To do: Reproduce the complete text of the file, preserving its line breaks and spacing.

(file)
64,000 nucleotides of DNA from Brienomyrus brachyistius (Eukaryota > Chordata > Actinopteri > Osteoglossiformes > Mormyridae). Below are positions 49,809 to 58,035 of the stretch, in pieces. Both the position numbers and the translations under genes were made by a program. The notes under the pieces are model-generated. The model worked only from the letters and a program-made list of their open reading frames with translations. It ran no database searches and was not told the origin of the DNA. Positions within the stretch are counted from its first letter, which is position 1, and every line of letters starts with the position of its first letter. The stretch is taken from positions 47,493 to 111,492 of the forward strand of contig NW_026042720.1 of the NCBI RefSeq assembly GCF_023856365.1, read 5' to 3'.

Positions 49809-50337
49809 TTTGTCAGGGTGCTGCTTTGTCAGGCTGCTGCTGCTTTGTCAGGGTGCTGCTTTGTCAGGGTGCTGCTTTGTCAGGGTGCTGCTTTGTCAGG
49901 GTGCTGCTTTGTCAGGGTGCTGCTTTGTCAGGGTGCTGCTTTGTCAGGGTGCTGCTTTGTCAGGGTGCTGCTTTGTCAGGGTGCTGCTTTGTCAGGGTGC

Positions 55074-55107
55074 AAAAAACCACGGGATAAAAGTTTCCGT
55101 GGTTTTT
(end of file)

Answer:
64,000 nucleotides of DNA from Brienomyrus brachyistius (Eukaryota > Chordata > Actinopteri > Osteoglossiformes > Mormyridae). Below are positions 49,809 to 58,035 of the stretch, in pieces. Both the position numbers and the translations under genes were made by a program. The notes under the pieces are model-generated. The model worked only from the letters and a program-made list of their open reading frames with translations. It ran no database searches and was not told the origin of the DNA. Positions within the stretch are counted from its first letter, which is position 1, and every line of letters starts with the position of its first letter. The stretch is taken from positions 47,493 to 111,492 of the forward strand of contig NW_026042720.1 of the NCBI RefSeq assembly GCF_023856365.1, read 5' to 3'.

Positions 49809-50337
49809 TTTGTCAGGGTGCTGCTTTGTCAGGCTGCTGCTGCTTTGTCAGGGTGCTGCTTTGTCAGGGTGCTGCTTTGTCAGGGTGCTGCTTTGTCAGG
49901 GTGCTGCTTTGTCAGGGTGCTGCTTTGTCAGGGTGCTGCTTTGTCAGGGTGCTGCTTTGTCAGGGTGCTGCTTTGTCAGGGTGCTGCTTTGTCAGGGTGC

Positions 55074-55107
55074 AAAAAACCACGGGATAAAAGTTTCCGT
55101 GGTTTTT